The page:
|Accelerating Infrastructure Innovations|
|Federal Highway Administration > Publications > Focus > July 2009 > First International Conference on Transportation Construction Management: New Solutions in Successful Project Delivery|
|Publication Number: FHWA-HRT-09-015
Date: July 2009
First International Conference on Transportation Construction Management: New Solutions in Successful Project Delivery
Discussion of new challenges and new solutions in successful transportation project delivery brought nearly 300 attendees to the First International Conference on Transportation Construction Management (TCM), held February 10–12, 2009, in Orlando, Florida. The conference was organized by the Construction Management Expert Task Group (CMETG), which includes representatives from the American Association of State Highway and Transportation Officials (AASHTO), Federal Highway Administration (FHWA), Transportation Research Board, and industry. The American Road and Transportation Builders Association (ARTBA) served as the conference manager.
"The conference reflected the many new directions in transportation construction management," says Rich Juliano of ARTBA. "There is definitely a need for this type of information so that industry can learn and share ideas about deliver-ing projects more quickly while saving money."
The CMETG was formed following a 2004 international scanning team tour to Canada and Europe sponsored by FHWA and AASHTO. Scan team members returned with new perspectives on project delivery and contracting systems. "The countries visited set themselves up for success by using specific project delivery and procurement systems tailored to their individual project goals," notes scan team co-chair Jerry Yakowenko of FHWA.
New perspectives and project delivery systems were also on display at the TCM conference, with sessions covering such topics as quality systems, construction performance specifications, alternative contracting and procurement systems, and performance requirements and warranties. Also featured were accelerated construction technology transfer, public-private partnerships, and contractor prequalification and measurements.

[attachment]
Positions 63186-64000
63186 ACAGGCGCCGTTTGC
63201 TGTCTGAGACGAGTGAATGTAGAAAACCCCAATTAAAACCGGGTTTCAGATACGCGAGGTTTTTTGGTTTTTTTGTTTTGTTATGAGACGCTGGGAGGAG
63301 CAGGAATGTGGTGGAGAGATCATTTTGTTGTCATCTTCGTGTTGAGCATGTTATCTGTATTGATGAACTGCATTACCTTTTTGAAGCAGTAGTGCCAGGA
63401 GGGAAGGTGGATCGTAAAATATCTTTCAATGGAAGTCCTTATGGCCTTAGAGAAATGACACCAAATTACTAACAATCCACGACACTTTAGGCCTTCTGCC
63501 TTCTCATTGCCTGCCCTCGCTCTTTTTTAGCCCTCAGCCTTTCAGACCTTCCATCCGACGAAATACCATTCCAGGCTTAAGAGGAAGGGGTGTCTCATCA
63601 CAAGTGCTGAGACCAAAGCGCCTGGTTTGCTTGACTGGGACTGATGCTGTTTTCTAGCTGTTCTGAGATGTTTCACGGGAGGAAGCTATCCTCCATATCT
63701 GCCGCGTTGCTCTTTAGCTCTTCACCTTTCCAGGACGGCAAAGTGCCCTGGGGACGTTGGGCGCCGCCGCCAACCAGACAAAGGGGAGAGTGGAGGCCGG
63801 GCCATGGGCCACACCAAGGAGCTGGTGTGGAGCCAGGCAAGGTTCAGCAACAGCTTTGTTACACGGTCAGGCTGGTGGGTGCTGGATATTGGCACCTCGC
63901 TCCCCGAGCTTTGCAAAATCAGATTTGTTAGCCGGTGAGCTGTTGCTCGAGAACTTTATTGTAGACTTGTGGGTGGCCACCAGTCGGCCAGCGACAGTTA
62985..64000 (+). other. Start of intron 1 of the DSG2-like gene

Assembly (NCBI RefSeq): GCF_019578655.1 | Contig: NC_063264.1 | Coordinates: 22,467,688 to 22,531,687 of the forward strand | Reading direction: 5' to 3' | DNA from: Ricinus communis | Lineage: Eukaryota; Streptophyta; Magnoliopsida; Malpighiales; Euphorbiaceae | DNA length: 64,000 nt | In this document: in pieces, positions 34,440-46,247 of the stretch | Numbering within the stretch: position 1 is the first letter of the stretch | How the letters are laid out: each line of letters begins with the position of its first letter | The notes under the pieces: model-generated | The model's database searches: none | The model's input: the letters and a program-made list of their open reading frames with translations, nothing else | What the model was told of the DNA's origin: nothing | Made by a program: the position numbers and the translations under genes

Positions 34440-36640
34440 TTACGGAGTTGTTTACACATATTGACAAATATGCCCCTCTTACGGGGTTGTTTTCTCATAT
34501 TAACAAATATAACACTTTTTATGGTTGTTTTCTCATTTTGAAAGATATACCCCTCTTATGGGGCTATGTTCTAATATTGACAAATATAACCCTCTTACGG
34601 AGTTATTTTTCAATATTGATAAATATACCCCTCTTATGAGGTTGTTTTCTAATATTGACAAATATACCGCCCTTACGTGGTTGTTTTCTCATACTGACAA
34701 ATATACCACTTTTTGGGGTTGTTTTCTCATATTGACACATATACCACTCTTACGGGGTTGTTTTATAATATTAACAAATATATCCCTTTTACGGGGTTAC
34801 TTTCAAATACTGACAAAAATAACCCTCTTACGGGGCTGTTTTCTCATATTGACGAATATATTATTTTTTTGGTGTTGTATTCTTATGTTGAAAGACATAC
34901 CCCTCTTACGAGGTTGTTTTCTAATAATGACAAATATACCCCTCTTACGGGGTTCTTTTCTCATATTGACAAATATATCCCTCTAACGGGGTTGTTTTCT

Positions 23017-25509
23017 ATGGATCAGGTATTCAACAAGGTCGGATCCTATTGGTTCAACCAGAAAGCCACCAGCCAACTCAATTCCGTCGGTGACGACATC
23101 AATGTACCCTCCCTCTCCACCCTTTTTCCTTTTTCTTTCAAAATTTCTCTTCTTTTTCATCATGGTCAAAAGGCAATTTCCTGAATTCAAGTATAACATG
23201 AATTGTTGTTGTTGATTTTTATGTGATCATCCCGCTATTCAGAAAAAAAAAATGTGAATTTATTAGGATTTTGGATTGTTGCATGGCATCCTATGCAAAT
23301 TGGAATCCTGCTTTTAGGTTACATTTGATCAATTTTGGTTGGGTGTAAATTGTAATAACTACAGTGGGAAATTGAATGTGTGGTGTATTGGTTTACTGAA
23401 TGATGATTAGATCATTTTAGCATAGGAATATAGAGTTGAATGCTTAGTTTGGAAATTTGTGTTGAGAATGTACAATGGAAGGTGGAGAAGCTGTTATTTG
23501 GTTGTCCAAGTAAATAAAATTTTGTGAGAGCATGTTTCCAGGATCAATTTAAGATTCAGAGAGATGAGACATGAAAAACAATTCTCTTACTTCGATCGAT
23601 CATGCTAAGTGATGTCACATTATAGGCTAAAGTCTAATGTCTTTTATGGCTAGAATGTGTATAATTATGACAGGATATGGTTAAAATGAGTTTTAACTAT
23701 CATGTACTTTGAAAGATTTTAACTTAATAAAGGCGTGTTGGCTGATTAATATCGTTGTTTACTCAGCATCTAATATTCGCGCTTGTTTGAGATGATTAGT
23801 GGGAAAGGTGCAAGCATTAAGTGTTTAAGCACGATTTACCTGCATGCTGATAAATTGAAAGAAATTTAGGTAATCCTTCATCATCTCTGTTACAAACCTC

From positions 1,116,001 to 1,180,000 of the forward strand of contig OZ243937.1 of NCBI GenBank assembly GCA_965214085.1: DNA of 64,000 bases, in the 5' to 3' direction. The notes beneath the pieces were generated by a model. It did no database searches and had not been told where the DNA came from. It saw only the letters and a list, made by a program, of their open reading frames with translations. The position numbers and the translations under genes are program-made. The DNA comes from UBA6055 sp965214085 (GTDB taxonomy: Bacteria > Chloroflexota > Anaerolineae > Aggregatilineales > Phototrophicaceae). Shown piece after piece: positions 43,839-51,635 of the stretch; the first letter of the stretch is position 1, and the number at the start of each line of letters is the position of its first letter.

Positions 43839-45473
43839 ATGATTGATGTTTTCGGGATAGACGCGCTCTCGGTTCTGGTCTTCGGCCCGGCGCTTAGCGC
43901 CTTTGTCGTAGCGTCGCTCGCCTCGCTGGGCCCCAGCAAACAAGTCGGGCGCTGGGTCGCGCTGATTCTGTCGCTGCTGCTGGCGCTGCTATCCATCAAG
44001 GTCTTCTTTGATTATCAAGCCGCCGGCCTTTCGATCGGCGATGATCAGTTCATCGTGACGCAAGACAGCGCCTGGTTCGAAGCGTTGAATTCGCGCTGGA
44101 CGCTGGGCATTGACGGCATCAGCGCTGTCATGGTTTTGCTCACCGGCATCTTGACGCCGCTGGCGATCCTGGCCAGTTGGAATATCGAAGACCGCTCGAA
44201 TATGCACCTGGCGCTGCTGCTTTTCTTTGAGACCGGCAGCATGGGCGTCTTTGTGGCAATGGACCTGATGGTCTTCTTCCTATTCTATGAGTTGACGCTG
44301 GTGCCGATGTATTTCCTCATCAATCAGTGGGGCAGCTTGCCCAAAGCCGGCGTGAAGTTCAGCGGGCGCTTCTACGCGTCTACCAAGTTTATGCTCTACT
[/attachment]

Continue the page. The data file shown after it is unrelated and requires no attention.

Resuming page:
"The conference was a unique opportunity for State transportation departments, industry, FHWA, and members of academia to get together and discuss construction issues and opportunities for innovation and advancement in construction management," says Yakowenko.
"The diversity of the participants was one of the most exciting parts of the conference, with everyone from State highway officials and design consultants to construction contractors and representatives from academia joining in the discussion," adds Keith Molenaar of the University of Colorado at Boulder. "Starting to think about construction management much earlier in the project process will lessen impacts to users. Getting started early allows us to align user goals with project team goals."
David Sadler, Director of the Office of Construction at the Florida Department of Transportation (FDOT) discussed FDOT's use of a prequalification system for contractors to improve project quality. FDOT currently has more than 500 contractors prequalified to perform construction work on its projects. "As work on projects takes place, FDOT will monitor the performance, progress, and workmanship of its contractors," noted Sadler. Problems in performance can result in such agency actions as letters of concern, restricted bid capacity, time off the bidders list, or revocation of qualifications.